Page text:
In a recent phone interview conducted by The New York Times, Mr. Conyers’ attorney Arnold E. Reed claimed that it took a few days for the Democratic representative to conclude that it is best for him to step down from the Judiciary Committee

During the Thanksgiving weekend, the allegations became an overwhelming burden to his family.

“He wanted time to think about this and reach a conclusion that he was comfortable with. And it was the right thing to do in his mind,” said Mr. Reed. “He is maintaining that he did not do anything wrong. He is maintaining his innocence. This is a temporary stepping aside from his position as ranking member so this can be a completely transparent and unfettered investigation.”

Last week, Buzzfeed News reported the details of Mr. Conyers’ paid settlements. In 2015, a Buzzfeed reporter also revealed documents that proved a federal employee was fired because she denied the 88-year-old sexual advances.

“I deny these allegations, many of which were raised by documents reportedly paid for by a partisan alt-right blogger. I very much look forward to vindicating myself and my family before the House Committee on Ethics,” said Mrs. Conyers.

In addition previous allegations, Buzzfeed reported a second woman claiming that Mr. Conyers sexually harassed her.

As a result of the sudden increase of sexual harassment claims, Congress created a bipartisan resolution that requires all members and staff to take anti-harassment and anti-discrimination courses, according to The New York Times. But, it is still a hassle to get laws passed so that sexual misconduct cases could be handled with care.

Bipartisan politicians such as California’s Democratic Representative Jackie Speier and Virginia’s Republican Representative Barbara Comstock are fighting for legislation that would require workplace complaints to be made public, according to The New York Times. And if the Speier-Comstock Initiative applies retroactively, the identities of the victims who took settlements could be exposed.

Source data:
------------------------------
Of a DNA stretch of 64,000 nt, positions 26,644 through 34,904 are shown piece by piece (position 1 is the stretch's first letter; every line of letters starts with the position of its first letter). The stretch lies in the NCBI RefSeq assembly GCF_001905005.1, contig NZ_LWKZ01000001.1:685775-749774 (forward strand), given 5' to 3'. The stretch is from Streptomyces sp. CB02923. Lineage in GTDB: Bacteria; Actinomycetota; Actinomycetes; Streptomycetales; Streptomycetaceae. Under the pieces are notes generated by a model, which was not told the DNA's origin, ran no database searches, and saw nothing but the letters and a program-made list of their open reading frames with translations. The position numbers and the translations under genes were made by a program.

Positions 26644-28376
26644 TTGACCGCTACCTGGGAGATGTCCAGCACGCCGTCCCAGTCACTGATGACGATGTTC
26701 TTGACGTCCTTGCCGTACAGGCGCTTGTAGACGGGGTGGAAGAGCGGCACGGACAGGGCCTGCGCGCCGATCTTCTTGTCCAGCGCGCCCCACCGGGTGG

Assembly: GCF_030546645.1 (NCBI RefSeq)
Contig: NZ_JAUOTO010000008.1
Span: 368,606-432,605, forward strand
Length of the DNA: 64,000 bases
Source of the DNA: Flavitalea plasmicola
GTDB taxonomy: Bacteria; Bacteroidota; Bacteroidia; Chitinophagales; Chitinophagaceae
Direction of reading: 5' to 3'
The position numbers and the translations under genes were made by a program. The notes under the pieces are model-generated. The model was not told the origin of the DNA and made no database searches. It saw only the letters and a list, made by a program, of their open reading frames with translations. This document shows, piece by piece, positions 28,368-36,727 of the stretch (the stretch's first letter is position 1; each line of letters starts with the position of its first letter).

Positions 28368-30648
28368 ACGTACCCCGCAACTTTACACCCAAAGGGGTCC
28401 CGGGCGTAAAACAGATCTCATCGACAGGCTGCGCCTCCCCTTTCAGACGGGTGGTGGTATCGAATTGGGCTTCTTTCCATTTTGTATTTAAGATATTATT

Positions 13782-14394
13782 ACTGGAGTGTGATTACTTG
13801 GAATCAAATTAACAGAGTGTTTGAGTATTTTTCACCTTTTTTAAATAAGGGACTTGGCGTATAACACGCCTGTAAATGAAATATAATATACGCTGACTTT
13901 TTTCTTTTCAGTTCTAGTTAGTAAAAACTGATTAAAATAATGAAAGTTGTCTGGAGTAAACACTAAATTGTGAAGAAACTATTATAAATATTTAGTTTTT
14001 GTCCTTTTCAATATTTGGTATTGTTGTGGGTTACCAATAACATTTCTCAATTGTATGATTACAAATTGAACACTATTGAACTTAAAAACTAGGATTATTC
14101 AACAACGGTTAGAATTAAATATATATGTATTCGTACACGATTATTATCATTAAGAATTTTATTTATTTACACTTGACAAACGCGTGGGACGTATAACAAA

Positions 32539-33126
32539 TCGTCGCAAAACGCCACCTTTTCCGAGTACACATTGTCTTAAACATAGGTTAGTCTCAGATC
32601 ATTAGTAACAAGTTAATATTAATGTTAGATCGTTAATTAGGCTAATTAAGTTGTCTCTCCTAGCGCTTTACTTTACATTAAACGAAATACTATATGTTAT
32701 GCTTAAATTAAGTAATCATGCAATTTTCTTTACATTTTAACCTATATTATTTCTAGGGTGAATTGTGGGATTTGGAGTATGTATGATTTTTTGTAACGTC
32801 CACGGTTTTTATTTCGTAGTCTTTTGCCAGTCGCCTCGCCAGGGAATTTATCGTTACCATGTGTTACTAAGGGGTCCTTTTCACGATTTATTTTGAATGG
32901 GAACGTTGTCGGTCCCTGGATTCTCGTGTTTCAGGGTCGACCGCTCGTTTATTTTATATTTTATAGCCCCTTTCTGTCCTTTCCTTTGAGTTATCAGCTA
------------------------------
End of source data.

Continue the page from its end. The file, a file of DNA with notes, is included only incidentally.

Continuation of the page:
“It was a system set up in 1995 to protect the harasser. We say zero tolerance, but I don’t believe that we put our money where our mouths are,” said Ms. Speier on ABC’s This Week.

On the other hand, making these claims public can put the victims at-risk of facing harsh scrutiny by the media or their constituents. For example, U.S. attorney and professor Anita Hill accused Supreme Court Justice Clarence Thomas of sexual harassment while she was his assistant in the late 1980’s and the early 1990’s.

The case caught the nation’s attention and the hearings were nationally televised. Ms. Hill flooded with media outlets and Mr. Thomas’ supporters questioning her credibility. However, many years later, Mr.Thomas and his wife apologized to Ms. Hill for the pain she had to endure.

One of Mrs. Conyers’ colleagues, Maryland’s Democratic Representative Jamie Raskin (who is also a ranking member on the Judiciary Committee), agreed that the 88-year-old lawmaker should relinquish his seat to avoid more scrutiny by the media.

“He made a wise decision.” Then Mr. Raskin added, “The House is ready to clean house with respect to sexual harassment, and everybody agrees that we need to have a zero-tolerance policy.”

Lawmakers in Washington are enduring high amounts of pressure to diminish this brotherhood of secrecy regarding sexual harassment because it is unfair to the victims.